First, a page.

Gardening for the birds…

We are big time bird lovers. We provide food during the cold months for them but now, as summer begins, they are foraging for food naturally. However, if you still want to attract birds at different times of the year, one of the best ways is by planting native trees and shrubs that produce berries at different times.

Ripening right now are the juicy berries of our two ornamental serviceberry trees (Amelanchier spp.) ‘Autumn Brilliance’  that are providing most of the backyard entertainment for us. In my opinion, this 25′ understory tree is one of the most beautiful trees you can plant. The tree is literally covered in early white flowers in the spring making it an early source of pollen and nectar for insects as well as eye candy for us, and now… berries are beginning to ripen in hanging clusters and the trees are alive with wildlife.

We thought maybe there’d be a few ripe berries for us but it’s not to be. Just take a look at a few of the feathered visitors:

The Catbird

The catbirds found the berries first

cardinals

The cardinals weren’t far behind

I’m amazed at how the cedar waxwings find us each year but they do… accomplishing acrobatics in their formal dress. They travel in a flock so we know the berries won’t last much longer. All stages of fruit are on the tree but the waxwings don’t mind green berries.

Difficult for me to capture on a smart phone but I was curious whether this robin below with a beak full of 3 worms could actually have the ability to snag a berry, too. As you can see in the second fuzzy photo, operation accomplished! Off to feed its young…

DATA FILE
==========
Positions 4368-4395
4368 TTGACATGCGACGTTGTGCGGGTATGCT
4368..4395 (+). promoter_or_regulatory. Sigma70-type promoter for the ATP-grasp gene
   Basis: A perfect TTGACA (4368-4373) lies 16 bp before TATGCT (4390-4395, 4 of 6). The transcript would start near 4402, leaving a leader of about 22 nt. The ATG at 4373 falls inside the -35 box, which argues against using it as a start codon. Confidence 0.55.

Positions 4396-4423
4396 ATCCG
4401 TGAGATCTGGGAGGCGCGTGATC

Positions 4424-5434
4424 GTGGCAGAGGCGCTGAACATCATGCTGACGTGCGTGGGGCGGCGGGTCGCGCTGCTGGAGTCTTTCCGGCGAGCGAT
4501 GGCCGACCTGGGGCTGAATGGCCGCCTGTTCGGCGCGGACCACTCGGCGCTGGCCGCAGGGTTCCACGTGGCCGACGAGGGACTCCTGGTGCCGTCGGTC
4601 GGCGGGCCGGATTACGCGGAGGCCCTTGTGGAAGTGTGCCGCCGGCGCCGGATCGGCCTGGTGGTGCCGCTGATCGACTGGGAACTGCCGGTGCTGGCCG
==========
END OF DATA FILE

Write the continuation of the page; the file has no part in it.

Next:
Birds aren’t the only animals that enjoy these tasty treats. We’ve seen our neighborhood four-footed animals reaching for the ripest berries.

And so… I am willing to give up my dream of serviceberry jam, serviceberry pie or maybe a little serviceberry wine, just to attract varied wildlife to the yard. Our serviceberry trees will provide summer shade for my perennials and in the fall, the trees’ foliage will glow in deep reds, yellows, and oranges. As our trees age, the bark will become rough but, with our young trees we have the smooth gray bark for winter interest.

The North Wind Doth Blow…

Old Man Winter is quietly slipping into New Hampshire. On our morning outings we see more signs that he has a foot in the door.

Vibrant colonies of  the holly shrub winterberry (Ilex verticillata) dot the brown landscape in ditches and low lying areas.

Winterberry What a showstopper! I read in the blog New Hampshire Garden Solutions, that due to low fat content, birds may not have these berries at the top of their menu in the winter. Therefore the berry laden branches are available for folks to cut for Christmas decorations. I like to purchase cultivar branches at nurseries so I can enjoy the native berries in their natural surroundings.

winterberryYou don’t see cord wood like this in Tidewater Virginia, but homes around here are often heated with wood. I am still stopping to stare at sights like this! This family is ready for winter.

woodMost mornings finds thin ice covering low-lying area ponds and creeks.

frozenRunning water falls from an icy ponds and leaves have fallen from deciduous trees allowing the evergreens and berries to take center stage this time of year.

water fall/winterberryIt is also common to see small flocks of Dark-eyed Juncos and White-throated Sparrows foraging beneath our feeders. These birds are likely migrating from Canada to warmer climates for the winter… although some stay here. Both are in the sparrow family, flock together and are known to produce hybrid offspring.

Lastly, with the leaves gone from the mighty oaks and maples, a synchronized scene is taking place in every yard in Exeter. The last of the leaves are being blown, mowed, raked or bagged all over the area. Let’s hope that most end up in a nice compost. How GREEN!

leaf raking